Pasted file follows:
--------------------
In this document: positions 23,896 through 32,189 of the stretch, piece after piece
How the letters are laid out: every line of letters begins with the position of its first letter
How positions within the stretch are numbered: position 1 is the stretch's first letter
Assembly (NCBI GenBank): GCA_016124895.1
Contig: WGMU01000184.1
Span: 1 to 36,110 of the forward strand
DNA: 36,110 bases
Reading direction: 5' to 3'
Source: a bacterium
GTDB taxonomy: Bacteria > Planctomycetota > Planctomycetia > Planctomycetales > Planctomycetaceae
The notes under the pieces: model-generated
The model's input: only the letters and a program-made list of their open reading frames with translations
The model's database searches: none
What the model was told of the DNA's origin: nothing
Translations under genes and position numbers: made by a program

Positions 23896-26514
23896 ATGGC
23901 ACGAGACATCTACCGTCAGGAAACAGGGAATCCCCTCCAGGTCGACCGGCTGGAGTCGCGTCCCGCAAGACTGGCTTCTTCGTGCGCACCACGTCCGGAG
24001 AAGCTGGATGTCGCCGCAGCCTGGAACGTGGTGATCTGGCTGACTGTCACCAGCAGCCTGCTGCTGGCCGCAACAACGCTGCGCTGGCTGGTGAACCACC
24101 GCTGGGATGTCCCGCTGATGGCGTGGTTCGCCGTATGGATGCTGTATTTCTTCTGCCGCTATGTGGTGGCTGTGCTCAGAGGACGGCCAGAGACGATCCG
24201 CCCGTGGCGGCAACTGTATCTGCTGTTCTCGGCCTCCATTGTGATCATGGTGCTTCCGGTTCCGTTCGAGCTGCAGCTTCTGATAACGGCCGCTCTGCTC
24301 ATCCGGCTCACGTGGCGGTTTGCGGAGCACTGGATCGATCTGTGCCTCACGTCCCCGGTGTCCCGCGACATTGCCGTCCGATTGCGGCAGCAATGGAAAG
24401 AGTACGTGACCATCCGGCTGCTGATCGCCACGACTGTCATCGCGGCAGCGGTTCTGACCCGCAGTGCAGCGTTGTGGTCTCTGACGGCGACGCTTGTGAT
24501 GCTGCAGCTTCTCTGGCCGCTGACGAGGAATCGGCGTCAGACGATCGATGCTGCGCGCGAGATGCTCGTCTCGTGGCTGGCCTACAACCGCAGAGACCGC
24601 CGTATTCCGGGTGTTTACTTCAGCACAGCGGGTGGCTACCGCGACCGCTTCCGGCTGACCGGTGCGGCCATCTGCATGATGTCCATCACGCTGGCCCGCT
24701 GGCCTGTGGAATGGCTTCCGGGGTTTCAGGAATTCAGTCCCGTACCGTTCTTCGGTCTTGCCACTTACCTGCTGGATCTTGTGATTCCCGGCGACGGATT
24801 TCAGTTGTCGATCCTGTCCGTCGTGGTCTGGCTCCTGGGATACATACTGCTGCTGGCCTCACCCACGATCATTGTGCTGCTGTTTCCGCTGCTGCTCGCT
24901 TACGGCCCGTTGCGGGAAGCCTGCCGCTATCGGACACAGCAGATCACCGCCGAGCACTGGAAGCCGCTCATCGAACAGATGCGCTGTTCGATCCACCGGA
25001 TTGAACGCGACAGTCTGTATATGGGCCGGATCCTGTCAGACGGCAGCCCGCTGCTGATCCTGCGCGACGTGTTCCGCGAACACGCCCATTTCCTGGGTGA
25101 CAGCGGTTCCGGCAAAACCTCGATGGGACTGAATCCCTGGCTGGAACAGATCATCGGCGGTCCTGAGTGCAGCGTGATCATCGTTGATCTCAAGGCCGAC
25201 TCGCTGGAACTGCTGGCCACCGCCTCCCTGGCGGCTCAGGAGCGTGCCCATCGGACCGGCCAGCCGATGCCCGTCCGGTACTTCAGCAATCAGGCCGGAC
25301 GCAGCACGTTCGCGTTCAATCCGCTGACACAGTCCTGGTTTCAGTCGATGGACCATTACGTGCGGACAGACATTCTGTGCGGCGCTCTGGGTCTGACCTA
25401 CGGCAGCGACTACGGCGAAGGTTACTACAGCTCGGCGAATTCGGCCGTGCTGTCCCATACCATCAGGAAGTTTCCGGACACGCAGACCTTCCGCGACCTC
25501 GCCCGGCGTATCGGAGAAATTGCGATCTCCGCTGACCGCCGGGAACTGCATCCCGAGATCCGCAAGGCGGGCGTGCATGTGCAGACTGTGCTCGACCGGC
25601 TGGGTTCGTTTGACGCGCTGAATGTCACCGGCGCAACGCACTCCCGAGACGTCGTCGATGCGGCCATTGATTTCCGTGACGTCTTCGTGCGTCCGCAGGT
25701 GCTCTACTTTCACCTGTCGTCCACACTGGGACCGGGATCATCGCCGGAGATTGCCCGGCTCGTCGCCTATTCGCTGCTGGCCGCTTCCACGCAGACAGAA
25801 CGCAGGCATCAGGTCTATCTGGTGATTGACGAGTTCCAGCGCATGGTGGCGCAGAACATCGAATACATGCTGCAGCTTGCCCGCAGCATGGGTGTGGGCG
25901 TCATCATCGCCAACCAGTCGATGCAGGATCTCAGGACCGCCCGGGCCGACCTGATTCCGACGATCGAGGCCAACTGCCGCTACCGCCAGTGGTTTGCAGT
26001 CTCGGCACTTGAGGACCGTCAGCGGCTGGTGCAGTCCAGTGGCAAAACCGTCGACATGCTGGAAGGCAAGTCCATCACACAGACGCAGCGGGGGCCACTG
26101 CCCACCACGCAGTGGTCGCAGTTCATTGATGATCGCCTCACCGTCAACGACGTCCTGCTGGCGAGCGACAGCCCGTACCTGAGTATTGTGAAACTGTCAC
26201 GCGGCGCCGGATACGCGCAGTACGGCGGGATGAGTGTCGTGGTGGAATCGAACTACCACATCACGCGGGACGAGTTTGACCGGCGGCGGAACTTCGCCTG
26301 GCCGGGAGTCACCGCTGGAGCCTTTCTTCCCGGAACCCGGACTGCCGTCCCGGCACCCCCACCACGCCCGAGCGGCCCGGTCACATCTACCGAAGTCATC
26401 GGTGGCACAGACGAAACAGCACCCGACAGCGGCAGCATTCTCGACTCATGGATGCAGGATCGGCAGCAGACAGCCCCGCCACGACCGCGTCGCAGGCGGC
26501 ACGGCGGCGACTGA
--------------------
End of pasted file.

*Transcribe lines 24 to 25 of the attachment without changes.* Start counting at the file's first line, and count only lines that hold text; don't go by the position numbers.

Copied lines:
24501 GCTGCAGCTTCTCTGGCCGCTGACGAGGAATCGGCGTCAGACGATCGATGCTGCGCGCGAGATGCTCGTCTCGTGGCTGGCCTACAACCGCAGAGACCGC
24601 CGTATTCCGGGTGTTTACTTCAGCACAGCGGGTGGCTACCGCGACCGCTTCCGGCTGACCGGTGCGGCCATCTGCATGATGTCCATCACGCTGGCCCGCT